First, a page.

BBC staff have lost laptops and mobile devices worth more than £240,000, a Freedom of Information request has revealed.
The FOI request, made by IT security company Absolute Software, unveiled that BBC employees reported 146 laptops, 65 mobile phones and 17 BlackBerrys going missing between April 2008 and March 2010.
The BBC said that the lost laptops were valued at a total £219,000, the mobiles £12,913 and the BlackBerrys £9,106. The total value of losses, £241, 019, is equal to 1,656 colour TV licences costing £145.50 each.
However, while 19 of the missing items, 15 laptops, three mobiles and one Blackberry, worth a total £23,450, were recovered, the corporation said that this left the final bill for missing equipment at £217,569.
Dave Everitt, European general manager at Absolute Software, said: “It is shocking that any organisation could lose so much equipment.
“This technology is paid for by the licence payer and employees should be far more careful about how they handle it.”
Furthermore, although the BBC said it investigated one employee over the theft of a laptop, it did not say if any employees were disciplined for the losses.
In a statement, the BBC said: “The portability of laptops and phones means that in any large organisation there is an inevitable risk of theft.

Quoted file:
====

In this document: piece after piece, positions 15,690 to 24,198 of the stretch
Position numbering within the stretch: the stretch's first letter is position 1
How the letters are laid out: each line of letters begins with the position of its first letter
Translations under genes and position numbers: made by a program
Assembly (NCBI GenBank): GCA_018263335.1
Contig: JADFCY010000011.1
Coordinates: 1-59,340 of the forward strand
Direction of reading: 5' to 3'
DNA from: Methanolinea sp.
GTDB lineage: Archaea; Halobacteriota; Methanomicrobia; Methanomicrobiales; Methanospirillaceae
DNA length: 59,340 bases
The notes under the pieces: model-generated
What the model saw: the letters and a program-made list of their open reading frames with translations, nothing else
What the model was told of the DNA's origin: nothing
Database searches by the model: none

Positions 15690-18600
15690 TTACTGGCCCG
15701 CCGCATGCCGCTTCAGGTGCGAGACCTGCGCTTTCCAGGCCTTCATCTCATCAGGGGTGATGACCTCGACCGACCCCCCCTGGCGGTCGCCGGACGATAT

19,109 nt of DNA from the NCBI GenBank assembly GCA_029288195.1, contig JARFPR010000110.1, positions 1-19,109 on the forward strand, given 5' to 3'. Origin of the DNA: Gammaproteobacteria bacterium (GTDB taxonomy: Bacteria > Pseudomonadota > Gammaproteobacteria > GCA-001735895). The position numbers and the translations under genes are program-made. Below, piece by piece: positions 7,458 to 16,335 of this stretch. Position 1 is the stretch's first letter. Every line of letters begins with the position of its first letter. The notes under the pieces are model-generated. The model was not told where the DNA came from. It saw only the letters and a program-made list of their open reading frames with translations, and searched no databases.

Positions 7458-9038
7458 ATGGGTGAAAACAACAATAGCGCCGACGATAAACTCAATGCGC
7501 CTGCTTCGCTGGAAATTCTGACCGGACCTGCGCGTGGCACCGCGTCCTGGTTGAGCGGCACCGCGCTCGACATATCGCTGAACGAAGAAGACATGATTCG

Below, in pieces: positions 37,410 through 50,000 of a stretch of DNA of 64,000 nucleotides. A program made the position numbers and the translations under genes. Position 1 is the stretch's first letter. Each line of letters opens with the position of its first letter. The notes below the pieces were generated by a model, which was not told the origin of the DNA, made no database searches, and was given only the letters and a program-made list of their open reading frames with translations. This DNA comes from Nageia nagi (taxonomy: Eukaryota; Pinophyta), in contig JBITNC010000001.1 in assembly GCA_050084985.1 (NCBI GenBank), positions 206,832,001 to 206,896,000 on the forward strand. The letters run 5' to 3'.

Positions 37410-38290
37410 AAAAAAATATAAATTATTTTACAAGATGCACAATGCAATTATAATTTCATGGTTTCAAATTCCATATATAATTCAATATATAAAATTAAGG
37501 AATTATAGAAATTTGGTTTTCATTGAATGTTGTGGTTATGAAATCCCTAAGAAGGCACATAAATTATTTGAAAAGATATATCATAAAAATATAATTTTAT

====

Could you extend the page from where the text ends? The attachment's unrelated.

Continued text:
“The BBC Investigation Service is involved whenever an allegation of theft is made, and where appropriate the police are informed and prosecutions brought where we can.”
In addition, the BBC said that the mobile devices that it issues to staff are “appropriately protected” and that most small mobile devices have a remote wipe facility.
The Information Commissioner’s Office will usually carry out an investigation if laptops and mobile devices containing personal data go missing. However, the BBC would not confirm if any personal data was on the lost devices.
"We use encryption as part of a range of security measures but we wouldn't comment further on matters of security," said a spokesperson for the BBC.
Meanwhile, the ICO said that it has received reports of data breaches from the BBC in the past.
A spokesperson for the ICO said: "Should we receive evidence to suggest there have been further significant losses of unencrypted personal information that have not been reported to us, we will not hesitate to take this up with the BBC to establish the facts and identify what action, if any, is necessary.”
Lost or stolen hardware led to the NHS being responsible for the highest number of data breaches as of May, when the ICO recorded more than 1,000 data breaches reported.